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I'm seriously thinking about looking for another job, but my current job title is making it annoyingly difficult to explain that yes, I am actually a programmer / developer and yes I've been doing it for the last 8 years. So I asked my current boss (tactfully) if I could change my job title to something that actually reflects what I do. She told me that I can't change my current title (it's part of the corporate job "ladder"), but I can hyphenate is and add whatever I want afterwards. For example:
Title that doesn't suggest anything programming related - senior developer.
So my question is, what would be a good title to stick on the end that might actually help communicate that I am actually a developer? As it is now, I'm largely a solo developer (hence the lack of suitable job titles) so I do everything and I feel my title should communicate so degree of seniority (hence not just "programmer" or "developer" or "code monkey").
"Section leader who couldn't be bothered to think of a pretentious name for his section but who wanted a long job title to annoy the personnel department when the time came to have the business cards printed"
If you get an email telling you that you can catch Swine Flu from tinned pork then just delete it. It's Spam.
and then add the name of the system which you are mostly programming for - the product name, if it is a well-known product or a general name like "Database system", "for .Net Framework Applications", "Linux Systems", "MySQL and PHP", "Microsoft Environment" and so on.
Remember you haven't told your current designation , then how shall we suggest you with ?
Some companies stick with Program Analyst I, II, II etc may be you can give a try.
Else request for Senior Developer , Technical Lead/Team Lead etc
I was a "Research Scientist II", which became a "Research Scientist" the last time they changed the job ladder (which annoyed me no end, because it looks like a demotion), then I got promoted (hooray) to "Senior Research Scientist", then they messed with the ladder again and my title got changed to the utterly stupid "Research Investigator". I told my boss that I hated that title (especially since I lost both "senior" and "scientist") unless it came with a badge and a gun. On the bright side, it gives me some cover to complain about my title without tipping them off that I'm thinking about leaving.
Oh Gosh ! how can some one be designated as Investigator , Heads up for bringing in and sure you deserve a change. I'm sure if you put down the papers they will designate you want ever you wish for, You know crazy managers , management do this very often. Until you raise your voice or heads up these things won't change.
Good Luck to you, The best thing is to roll back your designation to Research Scientist II , I love it
Normally all subcontractors are known as Software Consultants - that is their official title given by the agencies. Within the company they work for, some seek titles; others, like myself couldn't be bothered.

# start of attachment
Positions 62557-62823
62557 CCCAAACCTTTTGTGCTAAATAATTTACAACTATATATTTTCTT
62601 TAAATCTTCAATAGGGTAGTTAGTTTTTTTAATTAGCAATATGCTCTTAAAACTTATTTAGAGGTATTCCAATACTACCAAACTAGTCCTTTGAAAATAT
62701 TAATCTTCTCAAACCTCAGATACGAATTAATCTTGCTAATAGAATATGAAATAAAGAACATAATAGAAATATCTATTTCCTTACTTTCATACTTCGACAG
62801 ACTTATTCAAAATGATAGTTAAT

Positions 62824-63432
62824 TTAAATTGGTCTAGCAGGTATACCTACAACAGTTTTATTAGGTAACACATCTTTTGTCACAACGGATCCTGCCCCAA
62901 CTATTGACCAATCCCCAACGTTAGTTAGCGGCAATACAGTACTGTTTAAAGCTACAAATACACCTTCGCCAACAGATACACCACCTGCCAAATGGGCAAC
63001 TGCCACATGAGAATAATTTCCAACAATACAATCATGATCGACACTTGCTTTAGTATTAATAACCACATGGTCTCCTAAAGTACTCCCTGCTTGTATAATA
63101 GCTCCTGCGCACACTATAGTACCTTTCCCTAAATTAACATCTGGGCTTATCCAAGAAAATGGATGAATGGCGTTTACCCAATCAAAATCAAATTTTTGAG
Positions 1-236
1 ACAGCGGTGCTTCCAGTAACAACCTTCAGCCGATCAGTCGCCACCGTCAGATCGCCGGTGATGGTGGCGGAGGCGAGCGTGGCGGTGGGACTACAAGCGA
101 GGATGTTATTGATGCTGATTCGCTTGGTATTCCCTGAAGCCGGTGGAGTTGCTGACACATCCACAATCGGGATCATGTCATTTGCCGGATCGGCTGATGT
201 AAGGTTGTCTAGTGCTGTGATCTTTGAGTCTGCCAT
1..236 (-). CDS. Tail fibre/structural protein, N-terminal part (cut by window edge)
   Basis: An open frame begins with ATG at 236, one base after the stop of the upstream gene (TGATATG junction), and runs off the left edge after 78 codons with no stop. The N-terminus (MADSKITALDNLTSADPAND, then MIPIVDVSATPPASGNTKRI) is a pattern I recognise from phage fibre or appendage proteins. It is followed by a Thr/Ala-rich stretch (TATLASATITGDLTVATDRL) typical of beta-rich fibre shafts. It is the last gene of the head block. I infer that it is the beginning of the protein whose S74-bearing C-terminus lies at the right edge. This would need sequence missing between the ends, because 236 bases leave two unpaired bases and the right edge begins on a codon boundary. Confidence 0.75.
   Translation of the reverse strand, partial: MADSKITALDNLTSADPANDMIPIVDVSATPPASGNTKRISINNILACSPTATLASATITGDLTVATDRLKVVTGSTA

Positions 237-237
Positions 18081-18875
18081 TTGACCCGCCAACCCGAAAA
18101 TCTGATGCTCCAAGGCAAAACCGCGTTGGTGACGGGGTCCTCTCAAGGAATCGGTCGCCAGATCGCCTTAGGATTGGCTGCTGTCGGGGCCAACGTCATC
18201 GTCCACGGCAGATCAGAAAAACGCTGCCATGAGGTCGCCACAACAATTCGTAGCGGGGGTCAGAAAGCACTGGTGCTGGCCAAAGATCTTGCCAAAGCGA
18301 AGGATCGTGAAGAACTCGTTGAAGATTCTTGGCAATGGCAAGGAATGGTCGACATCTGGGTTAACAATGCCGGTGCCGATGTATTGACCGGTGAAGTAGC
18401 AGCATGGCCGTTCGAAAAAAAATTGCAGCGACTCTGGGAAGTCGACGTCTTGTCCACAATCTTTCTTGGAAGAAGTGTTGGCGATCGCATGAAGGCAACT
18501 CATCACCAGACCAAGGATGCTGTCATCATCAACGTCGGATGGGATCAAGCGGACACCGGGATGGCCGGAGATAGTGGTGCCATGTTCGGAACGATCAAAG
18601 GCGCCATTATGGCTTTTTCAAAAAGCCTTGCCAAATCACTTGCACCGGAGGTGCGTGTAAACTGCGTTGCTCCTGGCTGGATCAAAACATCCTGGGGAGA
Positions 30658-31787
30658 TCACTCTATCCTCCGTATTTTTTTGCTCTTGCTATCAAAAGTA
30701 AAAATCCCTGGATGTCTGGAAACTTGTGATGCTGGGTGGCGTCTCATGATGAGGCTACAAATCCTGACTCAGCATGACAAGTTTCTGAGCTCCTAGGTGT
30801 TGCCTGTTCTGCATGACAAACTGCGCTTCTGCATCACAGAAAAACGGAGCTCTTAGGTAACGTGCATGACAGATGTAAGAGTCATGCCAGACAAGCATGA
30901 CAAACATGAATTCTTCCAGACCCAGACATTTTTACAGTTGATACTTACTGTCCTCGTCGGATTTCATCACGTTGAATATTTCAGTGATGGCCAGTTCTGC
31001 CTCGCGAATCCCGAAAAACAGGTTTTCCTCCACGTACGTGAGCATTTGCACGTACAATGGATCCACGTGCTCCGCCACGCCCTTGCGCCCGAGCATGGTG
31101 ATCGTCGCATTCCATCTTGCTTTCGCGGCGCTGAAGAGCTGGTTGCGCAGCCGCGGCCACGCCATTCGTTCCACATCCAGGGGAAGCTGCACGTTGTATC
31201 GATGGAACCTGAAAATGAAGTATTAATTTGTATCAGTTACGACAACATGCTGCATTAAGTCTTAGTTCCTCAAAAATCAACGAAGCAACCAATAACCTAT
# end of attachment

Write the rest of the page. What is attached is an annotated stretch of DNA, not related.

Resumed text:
The only time the title is required is when I produce documents. I normally put down Software Developer. In the 5 years that I've been there, nobody has noticed that that job title doesn't really exist in the company. Everyone else is an Engineer of some sort, a Technical Expert (in what?) or head of something.
On the CV, I just put down Developer: it covers Programmer, Analyst, Analyst/Programmer, Software Engineer, Architect, Technical Lead, Consultant. After all, my job has been roughly the same whatever they've called me.
I understand completely on this one and I'm sort of in the same boat, though I'm not looking for another job. I've been writing software here for about two years. They are trying to work out a job title that best fits my job duties, including programming, database and server maintenance, computer repairs, and a bunch of other things which are IT related. They're still trying to get my pay well above what it is now. However, they find it difficult because they don't have any titles which incorporate the things I do, at least not accurately. They (upper management) are trying to work out a job title which incorporates my job duties as completely as possible. They've even mentioned having to create an all new title.
I am a solo developer as well which, as you stated, makes it difficult for them to find a title. So I would like to know as well.
djj55: Nice but may have a permission problem
Pete O'Hanlon: He has my permission to run it.
You're letting her get away with this?
May I suggest: Pansy.
PRO-TIP: When you get a different job make sure you let her know the whole job title issue is the reason why you left the company. Tell them you're big on flexibility in that area and that your new job doesn't pay more but you get to chose your own title.
I had the official job title of "Senior Geoscience Advisor" once and I never figured out what that meant. I have no idea what your official title is, but I would leave it at that and explain what it is you actually do in the job description part.
CQ de W5ALT
Walt Fair, Jr., P. E. Comport Computing Specializing in Technical Engineering Software
In an ideal world, that would work, but in reality, I think people are hitting the title first and jumping to conclusions. Even if they read the description, I think they have trouble getting over that first impression.